Theresa May
Prime Minister Theresa May leaves a butchers in her constituency of Maidenhead ahead of Small Business Saturday on 3 December in the town Getty Images

"There was never any suggestion that because I was a girl I couldn't do things." This was Theresa May explaining, in an interview last month, how growing up without perceived gender barriers helped her determination to become only the second woman prime minister of the UK. Yet it is what she was wearing for the interview with The Sunday Times, rather than what she was saying, that has become the bigger story. As a girl, the young May was told there was nothing she couldn't do. Now she is prime minister, she is told she cannot wear expensive leather trousers.

The pretext for her critics is that £995 is too much to spend on a pair of trousers, even if they are from one of her favourite labels, Amanda Wakeley. Together with £140 Burberry trainers, this look does not say Just About Managing but rather Managing Very Well, Thank You, it is claimed. How can she square her comments on the steps of Downing Street about governing a country that "works for everyone" with a wardrobe that is out of reach for all but the privileged few? To critics, including her fellow Conservative MP Nicky Morgan, they are the wrong trousers.

But this argument is misplaced, because the prime minister dresses in exactly the way we would expect her to. She has always defied the stereotype of Home Counties Conservative woman by having a healthier than average interest in fashion. She is the leading politician of this country, meeting world leaders and chairing Cabinet meetings. If she had suddenly started to dress differently, she would – rightly – be accused of spin and hypocrisy. Judge the prime minister on what she says and does – and does not do – for the hard-pressed and struggling of this country, not for whether her clothes convey enough faux empathy.

Yet I don't think this row is just about claims of being "out of touch". The undercurrent here is sexism and ageism. May has just turned 60, the age at which women are expected to suddenly give in to advancing years. Hemlines must be below the knee, heels must be below three inches, and leather trousers must be below a blanket folded away in a drawer. I say 60, but prominent women over 50 who dare to show off their legs are criticised.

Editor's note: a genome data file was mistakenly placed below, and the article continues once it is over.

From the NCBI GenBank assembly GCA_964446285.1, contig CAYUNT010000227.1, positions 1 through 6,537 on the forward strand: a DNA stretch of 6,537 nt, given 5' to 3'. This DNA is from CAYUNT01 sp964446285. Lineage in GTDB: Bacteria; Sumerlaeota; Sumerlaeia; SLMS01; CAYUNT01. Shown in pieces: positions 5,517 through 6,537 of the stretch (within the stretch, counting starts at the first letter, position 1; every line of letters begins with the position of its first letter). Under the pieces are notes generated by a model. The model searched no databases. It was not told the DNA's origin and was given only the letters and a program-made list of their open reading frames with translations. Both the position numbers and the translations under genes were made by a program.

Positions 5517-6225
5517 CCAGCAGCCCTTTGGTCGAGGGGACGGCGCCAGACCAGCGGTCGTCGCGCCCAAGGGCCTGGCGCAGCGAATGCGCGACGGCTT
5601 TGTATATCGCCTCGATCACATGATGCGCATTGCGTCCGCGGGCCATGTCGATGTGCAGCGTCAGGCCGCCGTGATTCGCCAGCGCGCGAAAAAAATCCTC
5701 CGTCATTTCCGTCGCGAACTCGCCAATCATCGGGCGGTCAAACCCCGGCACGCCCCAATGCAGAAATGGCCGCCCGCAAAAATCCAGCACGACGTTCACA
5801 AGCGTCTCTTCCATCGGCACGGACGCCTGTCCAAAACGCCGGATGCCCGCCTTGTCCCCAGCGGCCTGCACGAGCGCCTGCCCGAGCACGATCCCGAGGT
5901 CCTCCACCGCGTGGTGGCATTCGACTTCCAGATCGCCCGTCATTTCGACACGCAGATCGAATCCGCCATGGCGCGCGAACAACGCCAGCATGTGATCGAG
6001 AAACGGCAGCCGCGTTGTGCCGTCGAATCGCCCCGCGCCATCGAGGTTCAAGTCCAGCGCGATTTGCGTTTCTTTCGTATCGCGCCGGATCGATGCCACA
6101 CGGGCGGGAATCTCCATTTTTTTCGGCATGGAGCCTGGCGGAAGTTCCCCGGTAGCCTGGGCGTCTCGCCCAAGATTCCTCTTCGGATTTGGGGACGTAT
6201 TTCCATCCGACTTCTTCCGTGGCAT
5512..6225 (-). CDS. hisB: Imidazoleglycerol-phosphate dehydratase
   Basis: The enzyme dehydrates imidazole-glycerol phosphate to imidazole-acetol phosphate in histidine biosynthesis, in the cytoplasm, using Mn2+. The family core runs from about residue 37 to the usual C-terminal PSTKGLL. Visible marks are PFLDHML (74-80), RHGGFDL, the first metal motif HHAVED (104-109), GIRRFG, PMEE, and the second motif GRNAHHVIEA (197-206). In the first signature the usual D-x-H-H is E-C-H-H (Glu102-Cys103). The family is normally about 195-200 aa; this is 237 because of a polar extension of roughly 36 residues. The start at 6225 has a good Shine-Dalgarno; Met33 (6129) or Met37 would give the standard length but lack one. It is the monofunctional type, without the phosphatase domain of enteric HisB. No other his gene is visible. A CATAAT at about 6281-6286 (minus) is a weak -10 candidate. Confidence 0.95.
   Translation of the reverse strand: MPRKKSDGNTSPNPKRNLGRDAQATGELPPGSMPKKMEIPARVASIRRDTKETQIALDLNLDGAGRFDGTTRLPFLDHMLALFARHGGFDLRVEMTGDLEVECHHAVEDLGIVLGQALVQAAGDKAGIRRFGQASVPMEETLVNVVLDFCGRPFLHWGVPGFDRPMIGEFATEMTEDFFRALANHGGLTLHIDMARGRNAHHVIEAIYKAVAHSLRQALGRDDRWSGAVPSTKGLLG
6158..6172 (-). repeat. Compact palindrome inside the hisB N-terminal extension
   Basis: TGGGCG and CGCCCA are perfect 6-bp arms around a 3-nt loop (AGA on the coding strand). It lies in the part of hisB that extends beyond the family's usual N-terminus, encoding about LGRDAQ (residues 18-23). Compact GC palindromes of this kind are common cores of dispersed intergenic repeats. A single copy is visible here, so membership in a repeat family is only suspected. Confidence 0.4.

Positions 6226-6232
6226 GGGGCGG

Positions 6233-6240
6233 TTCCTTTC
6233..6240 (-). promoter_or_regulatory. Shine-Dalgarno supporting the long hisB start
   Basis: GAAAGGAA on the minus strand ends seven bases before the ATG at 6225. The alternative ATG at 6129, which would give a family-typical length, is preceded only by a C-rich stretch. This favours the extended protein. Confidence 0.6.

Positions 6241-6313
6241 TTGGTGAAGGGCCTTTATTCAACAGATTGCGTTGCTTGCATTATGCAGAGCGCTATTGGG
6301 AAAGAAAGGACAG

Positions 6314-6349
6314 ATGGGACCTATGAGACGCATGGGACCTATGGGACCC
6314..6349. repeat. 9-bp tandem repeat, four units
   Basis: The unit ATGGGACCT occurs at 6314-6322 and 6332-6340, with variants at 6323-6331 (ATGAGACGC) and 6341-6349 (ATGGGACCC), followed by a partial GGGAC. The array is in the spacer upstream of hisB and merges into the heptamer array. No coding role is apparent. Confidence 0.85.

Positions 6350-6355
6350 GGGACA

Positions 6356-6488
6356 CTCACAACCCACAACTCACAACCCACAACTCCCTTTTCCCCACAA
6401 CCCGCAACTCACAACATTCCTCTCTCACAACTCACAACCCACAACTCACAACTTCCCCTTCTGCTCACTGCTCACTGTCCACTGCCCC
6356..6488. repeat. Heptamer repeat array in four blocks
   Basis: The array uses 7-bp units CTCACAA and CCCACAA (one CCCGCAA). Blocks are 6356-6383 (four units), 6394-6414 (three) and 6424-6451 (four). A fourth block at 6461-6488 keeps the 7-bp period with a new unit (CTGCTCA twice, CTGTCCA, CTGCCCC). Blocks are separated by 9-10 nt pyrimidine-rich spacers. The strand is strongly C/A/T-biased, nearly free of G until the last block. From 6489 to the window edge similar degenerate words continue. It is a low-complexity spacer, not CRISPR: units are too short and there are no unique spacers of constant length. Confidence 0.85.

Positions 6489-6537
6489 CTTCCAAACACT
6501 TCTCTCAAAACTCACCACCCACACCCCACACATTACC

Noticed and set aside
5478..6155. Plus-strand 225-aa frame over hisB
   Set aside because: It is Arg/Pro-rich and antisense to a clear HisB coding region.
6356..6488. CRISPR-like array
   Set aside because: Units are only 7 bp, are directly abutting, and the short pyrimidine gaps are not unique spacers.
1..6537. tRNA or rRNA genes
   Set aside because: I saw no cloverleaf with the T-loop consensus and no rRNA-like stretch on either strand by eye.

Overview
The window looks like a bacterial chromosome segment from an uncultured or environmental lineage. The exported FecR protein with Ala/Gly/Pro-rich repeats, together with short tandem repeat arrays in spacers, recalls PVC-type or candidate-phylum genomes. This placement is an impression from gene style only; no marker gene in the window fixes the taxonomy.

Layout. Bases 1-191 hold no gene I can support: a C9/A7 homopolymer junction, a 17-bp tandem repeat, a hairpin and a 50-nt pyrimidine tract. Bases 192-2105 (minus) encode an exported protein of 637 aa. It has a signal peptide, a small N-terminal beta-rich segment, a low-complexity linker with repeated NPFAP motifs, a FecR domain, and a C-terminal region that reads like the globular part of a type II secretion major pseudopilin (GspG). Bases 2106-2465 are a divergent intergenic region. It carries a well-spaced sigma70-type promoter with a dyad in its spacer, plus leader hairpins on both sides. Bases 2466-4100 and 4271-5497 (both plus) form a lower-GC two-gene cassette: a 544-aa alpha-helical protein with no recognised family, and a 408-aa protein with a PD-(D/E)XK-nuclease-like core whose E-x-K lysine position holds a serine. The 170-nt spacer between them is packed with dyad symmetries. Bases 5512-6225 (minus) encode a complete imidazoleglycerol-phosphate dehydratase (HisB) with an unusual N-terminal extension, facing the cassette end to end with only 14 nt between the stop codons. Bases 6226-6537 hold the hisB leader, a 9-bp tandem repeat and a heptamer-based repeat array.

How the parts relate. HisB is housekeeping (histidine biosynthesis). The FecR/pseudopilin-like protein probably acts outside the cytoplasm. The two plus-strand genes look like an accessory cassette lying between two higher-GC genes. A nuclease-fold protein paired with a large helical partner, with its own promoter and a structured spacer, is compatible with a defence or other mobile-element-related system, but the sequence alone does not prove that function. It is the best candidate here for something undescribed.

May's predecessor David Cameron was often accused of being out of touch – remember the row about his bread-maker? – but he was never told he was too old to carry off a certain item of clothing. When Morgan says: "I don't have leather trousers" she betrays what she really means: middle-aged Tory women are not supposed to wear something as racy as that.

This week, on Good Morning Britain on Tuesday, host Piers Morgan pretended to vomit as he watched Madonna, 58, twerking in the passenger seat for the latest of James Corden's Carpool Karaoke. Morgan said Madonna was "an embarrassing old woman". I look forward to the 51-year-old GMB presenter's dawning realisation that in just seven years he will be an "old man".

We spend too much time telling women of all ages what they can and cannot wear or how they should behave. Women in public life are subject to far more scrutiny about their appearance than their male counterparts. Instead we should follow the example of Amy Schumer, who has responded to claims she is too "fat" to play Barbie in a new film by saying: "I say if I'm beautiful, I say if I'm strong. You will not determine my story. I will."

Morgan – Nicky not Piers – said the PM's trousers had been "noticed and discussed" in Tory circles, which is fine, but she should keep her views inside those circles and not air them in public. I hope that the prime minister wears her leather trousers at her next PMQs and draws on her own advice – that there is nothing a woman cannot do.

Jane Merrick is a freelance journalist and former political editor of The Independent on Sunday. She writes an allotment blog, Follow : @janemerrick23